June 2011  
UpWrite Press Writing eTips

“The best style is the style you don't notice.”

—Somerset Maugham

Word Pair of the Month: insight, incite

Insight (pronounced IN-site) is a noun and means “the comprehension of some hidden or underlying truth,” as in this sentence:

When he saw customer reactions to the ad, Jon had an instant insight about how to improve future promotions.

Incite (pronounced in-SITE) is a verb indicating “the prompting or encouraging of an action,” as in this sentence:

The speaker attempted to incite a riot by working the rally crowd to a fever pitch.

June Writer’s Forum Question

According to a survey by the American Pet Products Manufacturers Association, one in five companies allows workers to bring their pets to work. How does your business stand on this issue? If your company does allow pets, what results have you noticed?

None of the people who responded were ambivalent about pets in the workplace—everyone pretty much either loves the idea or hates it. First, let’s look at the comments in favor of a pet-friendly office.

Susan Rhoads of Westminster, Colorado, enthusiastically supports the idea.

Pets in the office? You better believe it! When I interviewed, my employer asked if having dogs around bothered me. Are you kidding? I have two cocker spaniels! It’s always a happier, more energetic day when someone on the staff brings in a furry companion for a visit.
 
Now if I could just get the company to agree to casual weeks instead of just Fridays…

Jana Kocinski of Grand Rapids loves being able to bring her dog to work.

We’re a small architecture firm, and everyone here agreed to allow dogs and cats in the office, provided they are well behaved and can get along with the other people and pets. I think it works because everyone has his or her own office, and pets aren’t just roaming around. My corgi, Shamus, has his own corner with a nice little bed and toys. He’s old (11 years) and is very happy to just sleep while I am working. At breaks or lunch, those of us with pets take them out to a fenced-in yard to play, or sometimes for a walk in the neighborhood. I think it makes for a very relaxed, comfortable environment, and I for one love it.

Sandu Miklos of Chicago has this to say.

I have a happy little Jack Russell terrier. If I had to leave him home every day, I know he’d be miserable, so it’s great to be able to bring him to work. My office encourages this and has a reasonably priced doggy day care center. I can take my dog for a walk at lunch, and it’s a load off my mind knowing he’s having a good time for the rest of the day. It sounds silly, I know, but for some people, pets are like their children, so pet care becomes just as important as child care. If you don’t have to think about your pet being home alone or somewhere else, you can concentrate better on your work. This is a major reason I am loyal to my company, and I work harder because of it.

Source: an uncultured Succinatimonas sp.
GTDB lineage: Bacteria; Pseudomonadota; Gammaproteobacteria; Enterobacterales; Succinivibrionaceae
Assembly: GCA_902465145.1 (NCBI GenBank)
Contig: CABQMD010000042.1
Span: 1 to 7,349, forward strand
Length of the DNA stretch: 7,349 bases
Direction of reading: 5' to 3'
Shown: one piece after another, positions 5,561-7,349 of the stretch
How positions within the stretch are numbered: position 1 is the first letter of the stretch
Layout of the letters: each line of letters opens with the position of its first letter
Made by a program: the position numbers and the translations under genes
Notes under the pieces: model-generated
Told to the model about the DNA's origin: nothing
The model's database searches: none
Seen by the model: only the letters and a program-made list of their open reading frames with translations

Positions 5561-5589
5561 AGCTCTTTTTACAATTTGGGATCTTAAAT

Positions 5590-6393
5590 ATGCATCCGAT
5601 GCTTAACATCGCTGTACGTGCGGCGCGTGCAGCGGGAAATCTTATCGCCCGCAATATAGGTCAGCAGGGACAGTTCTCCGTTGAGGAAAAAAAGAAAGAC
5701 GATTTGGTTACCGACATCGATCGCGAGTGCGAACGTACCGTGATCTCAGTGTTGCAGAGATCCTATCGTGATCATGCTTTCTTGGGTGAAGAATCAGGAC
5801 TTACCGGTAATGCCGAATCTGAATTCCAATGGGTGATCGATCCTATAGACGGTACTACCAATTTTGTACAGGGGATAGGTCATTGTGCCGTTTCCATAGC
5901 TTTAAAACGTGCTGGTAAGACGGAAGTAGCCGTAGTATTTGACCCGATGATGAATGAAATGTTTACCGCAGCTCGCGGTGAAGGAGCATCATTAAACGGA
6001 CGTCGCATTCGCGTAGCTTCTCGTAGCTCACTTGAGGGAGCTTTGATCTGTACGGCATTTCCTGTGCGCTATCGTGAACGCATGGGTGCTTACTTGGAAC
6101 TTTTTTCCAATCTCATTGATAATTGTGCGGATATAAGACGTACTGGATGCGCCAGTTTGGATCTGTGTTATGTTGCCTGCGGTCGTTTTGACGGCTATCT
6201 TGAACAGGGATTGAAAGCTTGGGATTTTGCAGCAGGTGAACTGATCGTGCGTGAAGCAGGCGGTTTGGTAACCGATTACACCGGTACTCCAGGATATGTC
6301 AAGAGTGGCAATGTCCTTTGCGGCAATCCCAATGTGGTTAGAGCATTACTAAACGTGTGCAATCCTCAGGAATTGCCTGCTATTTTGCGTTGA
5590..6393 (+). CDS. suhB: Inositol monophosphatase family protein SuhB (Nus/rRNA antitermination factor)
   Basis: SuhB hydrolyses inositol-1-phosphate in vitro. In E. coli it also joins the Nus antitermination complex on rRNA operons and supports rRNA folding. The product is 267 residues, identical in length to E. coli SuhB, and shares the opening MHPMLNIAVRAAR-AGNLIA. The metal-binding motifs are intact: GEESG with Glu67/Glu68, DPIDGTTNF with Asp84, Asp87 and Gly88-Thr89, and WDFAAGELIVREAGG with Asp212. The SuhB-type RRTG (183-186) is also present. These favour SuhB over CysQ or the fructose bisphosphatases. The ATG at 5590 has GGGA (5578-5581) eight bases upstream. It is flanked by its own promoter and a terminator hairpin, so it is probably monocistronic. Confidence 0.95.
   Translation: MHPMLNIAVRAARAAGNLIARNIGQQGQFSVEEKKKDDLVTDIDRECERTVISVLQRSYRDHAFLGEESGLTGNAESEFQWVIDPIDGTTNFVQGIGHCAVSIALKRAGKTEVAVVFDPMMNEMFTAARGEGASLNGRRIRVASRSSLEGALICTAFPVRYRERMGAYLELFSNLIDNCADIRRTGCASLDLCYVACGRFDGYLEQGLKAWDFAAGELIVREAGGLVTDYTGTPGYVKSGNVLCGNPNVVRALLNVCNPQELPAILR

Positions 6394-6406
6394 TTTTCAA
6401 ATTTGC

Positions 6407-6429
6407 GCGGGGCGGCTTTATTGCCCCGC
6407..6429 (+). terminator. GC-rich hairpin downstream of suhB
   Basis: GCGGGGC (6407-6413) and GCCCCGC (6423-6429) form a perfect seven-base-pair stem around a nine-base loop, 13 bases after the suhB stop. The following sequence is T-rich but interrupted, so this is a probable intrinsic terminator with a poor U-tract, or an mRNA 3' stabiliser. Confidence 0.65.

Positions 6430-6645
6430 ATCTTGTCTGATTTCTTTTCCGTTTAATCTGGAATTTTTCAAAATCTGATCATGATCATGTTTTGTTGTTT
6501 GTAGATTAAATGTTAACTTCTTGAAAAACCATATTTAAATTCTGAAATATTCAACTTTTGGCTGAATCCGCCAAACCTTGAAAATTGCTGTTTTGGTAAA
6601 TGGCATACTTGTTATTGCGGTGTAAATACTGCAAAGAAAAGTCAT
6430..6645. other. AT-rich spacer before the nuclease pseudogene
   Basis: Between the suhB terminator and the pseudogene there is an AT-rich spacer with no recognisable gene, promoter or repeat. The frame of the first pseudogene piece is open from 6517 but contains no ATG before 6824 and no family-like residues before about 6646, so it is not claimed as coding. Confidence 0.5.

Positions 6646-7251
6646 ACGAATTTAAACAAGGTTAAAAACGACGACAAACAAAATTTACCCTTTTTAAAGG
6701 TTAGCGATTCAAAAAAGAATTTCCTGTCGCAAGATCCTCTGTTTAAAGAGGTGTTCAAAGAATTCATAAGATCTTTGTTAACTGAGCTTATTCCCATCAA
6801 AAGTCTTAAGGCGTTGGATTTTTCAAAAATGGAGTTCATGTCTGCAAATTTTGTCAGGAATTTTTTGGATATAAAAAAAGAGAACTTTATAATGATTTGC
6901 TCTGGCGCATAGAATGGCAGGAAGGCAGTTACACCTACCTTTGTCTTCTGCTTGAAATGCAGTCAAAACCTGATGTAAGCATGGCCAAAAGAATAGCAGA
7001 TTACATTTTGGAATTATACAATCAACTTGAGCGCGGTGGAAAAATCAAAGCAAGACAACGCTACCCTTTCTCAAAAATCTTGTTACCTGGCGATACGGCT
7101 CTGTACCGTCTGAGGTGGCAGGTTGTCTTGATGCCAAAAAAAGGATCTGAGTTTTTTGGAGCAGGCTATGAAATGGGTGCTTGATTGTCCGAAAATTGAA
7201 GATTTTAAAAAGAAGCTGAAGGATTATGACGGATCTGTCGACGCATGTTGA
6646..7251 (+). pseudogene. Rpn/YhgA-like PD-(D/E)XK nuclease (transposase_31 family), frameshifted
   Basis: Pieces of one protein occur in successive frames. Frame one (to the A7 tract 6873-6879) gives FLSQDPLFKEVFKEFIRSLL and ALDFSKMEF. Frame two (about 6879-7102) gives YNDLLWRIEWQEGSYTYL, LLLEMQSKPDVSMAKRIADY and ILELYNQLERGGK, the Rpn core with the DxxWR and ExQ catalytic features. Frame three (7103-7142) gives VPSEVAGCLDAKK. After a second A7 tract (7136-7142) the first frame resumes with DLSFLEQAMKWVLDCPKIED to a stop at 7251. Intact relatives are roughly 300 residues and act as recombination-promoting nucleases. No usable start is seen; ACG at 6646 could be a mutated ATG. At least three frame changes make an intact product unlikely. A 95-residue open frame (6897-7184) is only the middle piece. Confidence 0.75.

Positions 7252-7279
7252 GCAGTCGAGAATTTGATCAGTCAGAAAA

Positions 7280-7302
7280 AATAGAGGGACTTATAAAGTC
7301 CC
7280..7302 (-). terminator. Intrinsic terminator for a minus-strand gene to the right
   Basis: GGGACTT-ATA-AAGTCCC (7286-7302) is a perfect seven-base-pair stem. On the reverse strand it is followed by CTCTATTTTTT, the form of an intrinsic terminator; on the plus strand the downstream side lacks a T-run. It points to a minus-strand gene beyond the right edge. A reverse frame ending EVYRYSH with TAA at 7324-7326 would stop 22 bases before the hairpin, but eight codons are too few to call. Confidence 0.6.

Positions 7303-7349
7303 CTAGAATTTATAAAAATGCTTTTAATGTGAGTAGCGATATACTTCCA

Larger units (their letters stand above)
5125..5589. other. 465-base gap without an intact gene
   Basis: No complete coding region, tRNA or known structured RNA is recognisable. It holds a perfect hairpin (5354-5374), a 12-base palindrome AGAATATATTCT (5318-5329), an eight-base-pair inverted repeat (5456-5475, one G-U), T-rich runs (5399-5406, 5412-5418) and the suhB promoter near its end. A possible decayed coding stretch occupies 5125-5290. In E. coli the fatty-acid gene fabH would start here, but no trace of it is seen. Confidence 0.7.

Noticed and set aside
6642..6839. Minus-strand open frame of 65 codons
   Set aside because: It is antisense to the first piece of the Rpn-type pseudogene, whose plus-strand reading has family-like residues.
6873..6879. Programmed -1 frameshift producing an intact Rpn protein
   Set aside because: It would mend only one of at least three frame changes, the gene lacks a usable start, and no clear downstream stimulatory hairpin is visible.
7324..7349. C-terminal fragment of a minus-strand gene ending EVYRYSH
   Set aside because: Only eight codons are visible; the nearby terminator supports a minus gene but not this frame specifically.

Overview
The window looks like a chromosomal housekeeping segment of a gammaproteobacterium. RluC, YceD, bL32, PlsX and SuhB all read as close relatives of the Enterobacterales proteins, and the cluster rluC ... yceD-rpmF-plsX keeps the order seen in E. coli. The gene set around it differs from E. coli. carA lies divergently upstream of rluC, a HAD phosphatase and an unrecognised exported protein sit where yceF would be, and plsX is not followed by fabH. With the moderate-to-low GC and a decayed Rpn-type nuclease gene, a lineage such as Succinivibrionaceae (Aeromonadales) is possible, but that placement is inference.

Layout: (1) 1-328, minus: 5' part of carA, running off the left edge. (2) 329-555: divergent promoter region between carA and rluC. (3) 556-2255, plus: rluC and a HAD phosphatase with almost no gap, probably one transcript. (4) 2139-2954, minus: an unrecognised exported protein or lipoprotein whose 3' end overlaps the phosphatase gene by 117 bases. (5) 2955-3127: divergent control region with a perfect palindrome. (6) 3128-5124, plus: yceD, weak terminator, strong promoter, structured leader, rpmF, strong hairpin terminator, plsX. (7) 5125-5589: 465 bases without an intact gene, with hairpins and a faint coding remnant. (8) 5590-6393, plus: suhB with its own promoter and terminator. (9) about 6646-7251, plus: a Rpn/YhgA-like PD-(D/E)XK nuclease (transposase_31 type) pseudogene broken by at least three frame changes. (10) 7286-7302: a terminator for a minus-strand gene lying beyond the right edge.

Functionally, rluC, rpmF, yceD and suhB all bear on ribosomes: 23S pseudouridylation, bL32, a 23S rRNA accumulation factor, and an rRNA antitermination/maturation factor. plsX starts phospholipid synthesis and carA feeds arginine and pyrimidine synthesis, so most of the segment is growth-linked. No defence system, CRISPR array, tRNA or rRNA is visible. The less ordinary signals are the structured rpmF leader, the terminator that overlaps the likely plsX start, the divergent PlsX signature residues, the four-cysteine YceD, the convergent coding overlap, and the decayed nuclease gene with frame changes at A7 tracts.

Others had an opposing opinion, based on different working conditions.

Verna Dodge, who works for the county of Santa Barbara, sums up potential problems.

I think bringing pets to work is unprofessional and infringes on others in the workplace. Health laws are in place for a reason and should be followed. Animals can carry pests (fleas, mites, etc.) and might pose a health risk. Pets do not belong in restaurants, grocery stores, retail stores, etc. Dogs may bite, and this could be an insurance liability. Even when visiting friends, pet owners should check to make sure that they have permission before imposing their pets on others.
 
Conversely, pets should not be subjected to adverse conditions for the convenience of their owners. They should not be left in cars, where they can become overheated, while their owners run errands.

Desiree Tompkins of Newark says some situations simply make pets impractical.

I’m a sales rep, and so I am out of the office a lot. It would be impossible to keep a pet at my office. What would I do with it when I go on sales calls? Sure, it might be nice to have a warm, wriggling little body nearby, but it’s just out of the question for me.

A Final Thought

Wherever you are in the hierarchy of your business—whether you are the owner, a manager, or a cubicle worker—remember that ours is a classless society. We tend to forget that little detail upon which our nation was founded: equality. Don’t be afraid to talk to people outside your office strata. Just being higher on the corporate ladder doesn’t make someone superior to you in life. And just being lower on that same ladder doesn’t make someone inferior to you. Reach out. Have lunch together. Talk. Every person is surprising and interesting in his or her own way. Remember, when we treat each other with the dignity and respect every person deserves, we create a better world for everyone.

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